We've been to Valley of Fire, gosh, I don't know, maybe five times—six, counting this one—over the last 15 years. I've always thought it pretty and outrageously out of place in an otherwise sparse and dull volcanic landscape. The five mile "scenic drive" is a serpentine ribbon of ink-black asphalt, it hugs the lay of the land—heaves, lulls, and weaves through dry sand washes between jumbled mounds of Martian-like red rock. In the early days you could pull off and park any old place and strike out blindly across the pocked and pimpled topography, which, of course, just happens to be our specialty. It always adds a Lewis and Clark "lost and found" element, and great expectations of uncovering something seldom eyed. There is wonder, too, of whether a loop can be made… and if so, will you be able to find the car? In todays world one must seek out the unexpected; rarely does it just fall into a rested lap. If and when it does fall into lap, their will likely be a party going on at trail's end.
The first couple-three times in Valley of Fire we chanced into some pretty rugged and remote places… jumped a wild-eyed herd of Bighorn Sheep once, then found a wicked slot canyon that I can't seem to find again for the life of me. That's the price paid when one goes wandering trail-less in country that, at first, second, and third glance, all looks the same.
As BCB regulars well know, I hold red rock in high esteem; it warms me through and through on the coldest days… from the inside out, like a microwave oven. In fact, I'd wager my Social Security check against yours that at any given time a cumulative cup of Utah's red sand could be garnered from under the insoles of my various and sundry collection of size 14 hiking boots. So it was with great and familiar pleasure that I added Valley Of Fire to a growing list of happy places—fiery landscapes like Moab, Canyonlands, Capital Reef… Zion! All red, yet each subtly unique in qualities, charm, personality… weather, elevation, geology.
A few years ago traveling pals Maikel and Susan Wise of Two Wise One's fame mentioned that there was more to Valley of Fire than red rocks. Really? Do tell us more… and where! We were so impressed with their discovery that we wallowed around in it for three days. Such candy.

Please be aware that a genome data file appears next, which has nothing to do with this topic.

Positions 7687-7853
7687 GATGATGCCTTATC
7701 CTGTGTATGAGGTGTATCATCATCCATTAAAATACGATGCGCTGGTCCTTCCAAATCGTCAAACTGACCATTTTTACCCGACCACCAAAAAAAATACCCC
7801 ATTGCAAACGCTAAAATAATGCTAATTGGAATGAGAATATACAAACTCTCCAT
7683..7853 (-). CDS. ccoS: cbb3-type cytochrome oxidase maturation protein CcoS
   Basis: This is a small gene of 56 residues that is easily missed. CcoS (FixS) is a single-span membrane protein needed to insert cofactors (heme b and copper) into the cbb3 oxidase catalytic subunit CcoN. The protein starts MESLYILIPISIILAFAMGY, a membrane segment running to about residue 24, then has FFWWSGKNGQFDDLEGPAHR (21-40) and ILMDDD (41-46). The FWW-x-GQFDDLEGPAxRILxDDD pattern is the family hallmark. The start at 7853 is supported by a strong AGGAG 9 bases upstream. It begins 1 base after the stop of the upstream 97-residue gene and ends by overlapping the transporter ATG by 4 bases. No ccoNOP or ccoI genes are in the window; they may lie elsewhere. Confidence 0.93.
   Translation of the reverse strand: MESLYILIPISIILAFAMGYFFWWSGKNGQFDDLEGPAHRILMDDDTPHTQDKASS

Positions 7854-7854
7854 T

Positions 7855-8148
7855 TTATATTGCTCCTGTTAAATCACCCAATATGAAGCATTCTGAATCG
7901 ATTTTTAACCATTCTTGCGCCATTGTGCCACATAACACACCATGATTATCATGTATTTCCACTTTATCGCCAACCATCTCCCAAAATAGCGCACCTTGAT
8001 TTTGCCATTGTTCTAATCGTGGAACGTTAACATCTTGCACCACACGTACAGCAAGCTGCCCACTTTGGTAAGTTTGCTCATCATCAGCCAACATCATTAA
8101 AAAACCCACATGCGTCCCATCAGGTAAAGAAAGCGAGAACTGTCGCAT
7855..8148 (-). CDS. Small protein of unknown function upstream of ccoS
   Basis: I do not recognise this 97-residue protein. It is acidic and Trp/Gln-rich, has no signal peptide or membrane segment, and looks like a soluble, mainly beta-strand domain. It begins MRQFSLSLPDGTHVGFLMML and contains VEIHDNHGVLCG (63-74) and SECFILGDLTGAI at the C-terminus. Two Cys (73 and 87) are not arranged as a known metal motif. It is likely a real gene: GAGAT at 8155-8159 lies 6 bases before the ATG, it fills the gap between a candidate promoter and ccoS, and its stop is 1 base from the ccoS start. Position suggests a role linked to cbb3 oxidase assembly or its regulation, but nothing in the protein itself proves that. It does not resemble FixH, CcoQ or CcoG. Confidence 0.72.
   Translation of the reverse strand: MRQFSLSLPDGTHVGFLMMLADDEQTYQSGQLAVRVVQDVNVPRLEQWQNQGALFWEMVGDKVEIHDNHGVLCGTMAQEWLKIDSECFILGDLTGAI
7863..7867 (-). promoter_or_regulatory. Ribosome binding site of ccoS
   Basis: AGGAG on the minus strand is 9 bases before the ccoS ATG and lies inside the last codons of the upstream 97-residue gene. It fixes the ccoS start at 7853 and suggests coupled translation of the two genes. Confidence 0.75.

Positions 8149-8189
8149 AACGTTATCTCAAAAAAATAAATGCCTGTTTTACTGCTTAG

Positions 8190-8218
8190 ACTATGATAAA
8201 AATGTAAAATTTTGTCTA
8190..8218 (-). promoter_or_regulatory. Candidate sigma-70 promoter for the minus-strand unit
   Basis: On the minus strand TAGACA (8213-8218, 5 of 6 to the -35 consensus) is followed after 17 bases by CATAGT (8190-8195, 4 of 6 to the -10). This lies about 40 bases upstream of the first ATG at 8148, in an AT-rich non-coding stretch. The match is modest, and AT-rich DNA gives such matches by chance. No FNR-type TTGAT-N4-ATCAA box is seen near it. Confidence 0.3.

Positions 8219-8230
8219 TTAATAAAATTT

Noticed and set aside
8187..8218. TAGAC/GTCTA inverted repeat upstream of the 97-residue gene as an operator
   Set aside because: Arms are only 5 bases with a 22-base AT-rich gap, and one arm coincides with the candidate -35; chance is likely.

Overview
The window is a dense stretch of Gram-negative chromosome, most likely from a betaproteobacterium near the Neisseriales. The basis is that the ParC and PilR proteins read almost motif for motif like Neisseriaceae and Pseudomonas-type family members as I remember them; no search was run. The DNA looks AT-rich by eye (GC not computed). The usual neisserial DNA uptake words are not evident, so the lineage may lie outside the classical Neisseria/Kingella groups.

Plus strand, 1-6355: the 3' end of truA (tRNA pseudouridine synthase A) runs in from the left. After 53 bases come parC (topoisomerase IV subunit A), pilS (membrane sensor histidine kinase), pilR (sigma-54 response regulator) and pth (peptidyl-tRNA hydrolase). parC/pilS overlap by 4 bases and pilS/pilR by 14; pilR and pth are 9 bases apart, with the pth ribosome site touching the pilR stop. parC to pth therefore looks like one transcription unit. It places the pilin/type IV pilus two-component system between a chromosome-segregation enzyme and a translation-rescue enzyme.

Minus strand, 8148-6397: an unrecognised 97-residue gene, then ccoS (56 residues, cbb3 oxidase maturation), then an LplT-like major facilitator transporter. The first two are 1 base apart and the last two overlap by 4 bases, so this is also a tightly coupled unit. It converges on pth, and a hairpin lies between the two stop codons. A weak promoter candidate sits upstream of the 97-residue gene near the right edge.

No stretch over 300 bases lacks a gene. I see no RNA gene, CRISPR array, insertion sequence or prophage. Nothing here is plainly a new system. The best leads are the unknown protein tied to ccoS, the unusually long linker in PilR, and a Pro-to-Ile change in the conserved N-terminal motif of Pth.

But this time around I actually considered skipping past Valley of Fire; we've been there/done that, not to mention it costs ten bucks per day. We ended up boondocked along Lake Mead a couple of miles from the entrance. The next day was windy, so we payed the Govie Piper his due in hopes to wandering in a sheltered wash. We picked a familiar one… colorful, and deep enough to avoid some of the wind gusts. Well, that didn't work out. Our eyes, ears, and mouths collected dust and grit enough to grow corn.
It wasn't long till I'd had enough. "We've seen this on better days," I said to Bobbie, grinding away at the grit between teeth. We hung the next left into an adjoining wash in hopes of getting some of the blowing sand out of our faces.
Not 300 yards, things began to get interesting. Our new wash sprouted unlikely colors and ragged formations. It slotted and split off several times, but we stayed with the most colorful route and pressed on. Even in high-noon's horrid flat light, the maze was ablaze. Lord have mercy, mine eyes bled. Glorious tangerines, sweet hues of lavender, hot spicy mustard, passionate purple, burnt umber… uranium yellow-cake. It was far from boring old red rock. I'm here to tell you, if you're willing to wander hill, dale, and wash, there are hidden treasures waiting to be found in Valley of Fire. The higher we climbed the better it got. We ended up making a giant loop, of course… and yes, we were lost for a while.
Funny how a random turn works out sometimes. I'm not sure if I could find that same wash again, but I'll try. I think little old Valley of Fire holds a few more surprises. If not, well, we like the old finds good enough. Ten bucks well spent :)